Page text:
"Jim Zorn, Steve Largent, Sherman Smith. They didn't really know how far it had gone. I was scared to death to get help from the Seahawks. If I had said I've got a problem, I would have been out. Thank God, we've progressed."

In 1982, Newton showed up at training camp unprepared to perform. He was cut.

On July 12, 1983, Newton checked into the rural hospital facilities at Monroe Valley General. [They] provided Newton with the one-on-one counseling he knew he needed.

Every failure in Newton's life is a result of his addictions, the ex-Seahawk says.

"My marriage failed because of my drinking. I lost my job with the Seahawks because of my drinking. My butt was kicked by booze and drugs. Now, I've learned to live without it."

Papa Fig takes his story into schools now, trying to reach even one youth with the truth of the damage that alcohol and drugs did to him, to his friends, and to his family.

"If I can be a tool to help anyone, to help them live without drugs and alcohol, that's important to me. I loved football. I love what I'm doing now. I get deep, deep gratification and self-fulfillment."

Six months after being sober, Newton returned to Nebraska to earn his degree. Then he returned to Seattle to rebuild his life.

"I'm not ashamed. It's something that happened. I feel like it was a secret for too long."

Seahawks to Create Counseling Service

Former Player will Head up Extensive Alcohol Program

Source: The News Tribune; Tacoma, Wa.
May 5, 1995
By John Clayton

KIRKLAND - Bob Newton spent 12 productive years blocking NFL defensive players, but his most unstoppable opponent lurked in a bottle.

Alcoholism shortened his career, but successful treatment saved his life. Now, Newton, a 48-year-old former Seattle Seahawk, has a chance to return to the NFL to help the organization put up front-line protection against alcohol abuse.

On Thursday, the Seahawks reached agreement with the Lakeside-Milan Recovery Center to create an alcohol counseling service available to everyone in the organization. It's believed to be one of the most extensive programs in the NFL, and Newton will direct it as the head of the sports division of Lakeside-Milan.

Last December's alcohol-related car accident that resulted in a paralyzing injury for defensive tackle Mike Frier, and coach Dennis Erickson's recent driving-while-intoxicated arrest convinced Seahawks ownership that alcohol counseling could help players and staff.

"This organization has no more of a problem with alcohol than any other major organization," Newton said. "There are certain people that have problems. I think because of the profile of the Seahawks, everybody thinks this is the organization that suffers. That's not the case."

Each Seahawks employee must attend two mandatory three-hour programs during the next 30 to 60 days. Newton and Lakeside-Milan also will offer individual counseling to employees or family members.

"Most organizations will not address problems with alcohol," Newton said. "Most organizations will bury it under the carpet and not deal with it. Then it gets worse and worse. The Seattle organization should be commended for taking a proactive stance."

Scanned from Norm Evans' Seahawk Report

Newton, an alcohol counselor for the past nine years, interviewed twice with Seahawks president David Behring over the past two weeks.

"I was very impressed with Bob because he is a recovered alcoholic, he played professional football for 12 years and he played for the Seattle Seahawks," Behring said. "I think he has a instant rapport with our players and with our staff because of his closeness to the organization. He's hit rock bottom, and he has brought himself up and he's spent the last eight or nine years consulting different people in the Puget Sound about the dangers of alcohol."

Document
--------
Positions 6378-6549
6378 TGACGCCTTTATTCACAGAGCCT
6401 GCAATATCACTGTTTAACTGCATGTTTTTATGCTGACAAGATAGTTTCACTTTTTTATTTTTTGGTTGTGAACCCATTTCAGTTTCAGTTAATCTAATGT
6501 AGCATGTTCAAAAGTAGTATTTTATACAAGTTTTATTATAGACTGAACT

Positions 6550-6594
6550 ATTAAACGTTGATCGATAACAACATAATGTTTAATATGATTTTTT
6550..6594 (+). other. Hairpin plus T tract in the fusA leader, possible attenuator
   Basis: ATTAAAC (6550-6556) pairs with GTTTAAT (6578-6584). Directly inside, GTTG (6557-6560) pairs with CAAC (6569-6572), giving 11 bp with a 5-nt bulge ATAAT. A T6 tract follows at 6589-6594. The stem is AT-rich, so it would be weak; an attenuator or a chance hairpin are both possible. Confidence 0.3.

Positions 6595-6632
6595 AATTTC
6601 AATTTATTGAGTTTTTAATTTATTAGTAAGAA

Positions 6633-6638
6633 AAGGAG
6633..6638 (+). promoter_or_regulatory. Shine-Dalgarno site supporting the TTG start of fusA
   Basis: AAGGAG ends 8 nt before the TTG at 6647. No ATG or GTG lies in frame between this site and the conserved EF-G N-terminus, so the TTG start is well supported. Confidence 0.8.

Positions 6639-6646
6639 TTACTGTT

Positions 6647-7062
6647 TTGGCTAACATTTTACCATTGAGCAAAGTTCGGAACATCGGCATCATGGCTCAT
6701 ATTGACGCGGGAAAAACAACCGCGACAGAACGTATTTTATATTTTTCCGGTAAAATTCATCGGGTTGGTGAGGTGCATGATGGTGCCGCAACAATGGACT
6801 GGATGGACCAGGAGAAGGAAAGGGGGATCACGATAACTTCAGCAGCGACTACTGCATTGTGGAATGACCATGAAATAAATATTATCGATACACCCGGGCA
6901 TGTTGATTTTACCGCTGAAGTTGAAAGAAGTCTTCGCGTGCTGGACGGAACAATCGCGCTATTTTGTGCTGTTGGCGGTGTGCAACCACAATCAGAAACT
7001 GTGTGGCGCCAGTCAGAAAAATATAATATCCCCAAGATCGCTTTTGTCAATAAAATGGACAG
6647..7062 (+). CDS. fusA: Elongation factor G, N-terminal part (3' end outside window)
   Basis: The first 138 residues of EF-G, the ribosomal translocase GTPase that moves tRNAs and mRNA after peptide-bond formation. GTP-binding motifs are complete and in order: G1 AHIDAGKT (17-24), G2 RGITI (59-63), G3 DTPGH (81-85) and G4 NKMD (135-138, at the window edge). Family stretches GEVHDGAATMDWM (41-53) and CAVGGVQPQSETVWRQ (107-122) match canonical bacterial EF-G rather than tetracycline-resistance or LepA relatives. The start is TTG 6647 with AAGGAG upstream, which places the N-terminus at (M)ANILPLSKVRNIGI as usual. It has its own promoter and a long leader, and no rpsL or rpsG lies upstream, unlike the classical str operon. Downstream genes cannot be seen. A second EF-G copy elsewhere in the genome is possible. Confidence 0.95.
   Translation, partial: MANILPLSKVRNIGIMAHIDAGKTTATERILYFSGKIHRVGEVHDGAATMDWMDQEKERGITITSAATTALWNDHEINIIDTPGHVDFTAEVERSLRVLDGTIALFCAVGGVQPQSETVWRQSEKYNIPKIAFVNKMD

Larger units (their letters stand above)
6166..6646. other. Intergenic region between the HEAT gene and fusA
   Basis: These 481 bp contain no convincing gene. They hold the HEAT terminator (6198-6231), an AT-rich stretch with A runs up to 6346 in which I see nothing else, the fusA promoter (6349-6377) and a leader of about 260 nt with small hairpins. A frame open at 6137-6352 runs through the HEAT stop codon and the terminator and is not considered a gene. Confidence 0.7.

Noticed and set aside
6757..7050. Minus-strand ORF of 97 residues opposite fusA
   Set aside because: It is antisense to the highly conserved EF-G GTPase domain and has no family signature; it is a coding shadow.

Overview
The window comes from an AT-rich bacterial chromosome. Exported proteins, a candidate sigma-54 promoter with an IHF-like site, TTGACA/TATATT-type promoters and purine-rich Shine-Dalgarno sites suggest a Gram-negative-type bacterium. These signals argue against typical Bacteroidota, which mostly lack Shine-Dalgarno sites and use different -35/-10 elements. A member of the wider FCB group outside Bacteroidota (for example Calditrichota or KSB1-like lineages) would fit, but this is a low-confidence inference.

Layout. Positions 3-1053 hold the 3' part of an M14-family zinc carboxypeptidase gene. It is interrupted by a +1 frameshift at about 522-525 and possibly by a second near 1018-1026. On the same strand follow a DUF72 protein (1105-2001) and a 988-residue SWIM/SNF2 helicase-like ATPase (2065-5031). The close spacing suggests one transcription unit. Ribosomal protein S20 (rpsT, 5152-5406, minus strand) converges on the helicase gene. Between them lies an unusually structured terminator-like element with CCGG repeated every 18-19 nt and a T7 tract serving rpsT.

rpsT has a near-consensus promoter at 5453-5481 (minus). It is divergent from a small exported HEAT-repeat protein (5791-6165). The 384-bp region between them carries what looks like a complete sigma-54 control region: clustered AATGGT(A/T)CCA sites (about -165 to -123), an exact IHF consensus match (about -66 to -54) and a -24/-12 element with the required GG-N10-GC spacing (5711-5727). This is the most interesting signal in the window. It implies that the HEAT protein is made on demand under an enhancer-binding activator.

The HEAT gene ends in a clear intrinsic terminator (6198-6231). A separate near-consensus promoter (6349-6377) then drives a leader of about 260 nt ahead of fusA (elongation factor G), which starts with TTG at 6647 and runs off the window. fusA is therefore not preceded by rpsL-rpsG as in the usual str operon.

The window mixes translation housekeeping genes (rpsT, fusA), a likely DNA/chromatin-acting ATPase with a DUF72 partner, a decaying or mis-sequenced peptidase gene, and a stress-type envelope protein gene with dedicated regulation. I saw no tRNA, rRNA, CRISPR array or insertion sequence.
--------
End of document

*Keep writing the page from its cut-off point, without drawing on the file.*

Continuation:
Newton bottomed out on Jan. 13, 1983. He was involved in a three-car accident on Bellevue Way in Bellevue. Police charged him with DWI, and he accepted the deferred prosecution program, which required alcohol rehabilitation.

"I've been in recovery since July 12, 1983," Newton said. "Basically, I lost my career with the Seattle Seahawks because of my alcoholism. I got cut going into my 12th year. Physically, if I took care of myself, I would probably have played another two years. I just couldn't perform anymore."

One of the main points Newton plans to relate to the Seahawks employees is alcohol problems aren't necessarily job related.

"Alcoholism is an illness," Newton said. "There is a heavy genetic predisposition. I came from an alcoholic family. I had uncles on both sides who suffered from alcoholism. I inherited those genes. A lot of people think it's still a character defect or some kind of morale problem."

The pressure of football didn't cause his problems, Newton said.

"I would have been an alcoholic if I was a plumber," Newton said.

Life after football: No game, still pain

Source: Seattle Times
Sunday, December 17, 2006 - 12:00 AM
By Greg Bishop
Seattle Times staff reporter

WHEN BOB NEWTON played for the Chicago Bears, he smacked his head into a defender's thigh at full speed. The impact knocked him cold. When he wobbled back to the huddle, he thought he was playing in a high-school football game. With the help of smelling salts, reality crept back. This was Soldier Field.

Newton, a Seahawks lineman from 1976 to 1981, played hurt, same as all the linemen. Then he carried that into retirement, living hurt, buoyed by a high tolerance for pain. Now 47, his left foot needs an operation, forcing him to limp. He has arthritis in his hands.

Seahawks' Newton injured


SEATTLE — Bob Newton, starting right guard for the Seattle Seahawks, has been hospitalized with a thigh injury and will miss three or four weeks of play, says Coach Jack Patera.

Newton is a nine-year veteran. He will be replaced in the starting lineup Sunday against the Oakland Raiders by Ron Coder, who lost the job to Newton after 1978 back surgery Seahawks' fullback. David Sims, who received a severe head blow in the Miami game, also will be kept out of Sunday's game in the Kingdome. Dan Doornink, a former Washington State University player acquired from the New York Giants, will start in his place.

Collecting Bob Newton?

1975 Topps #69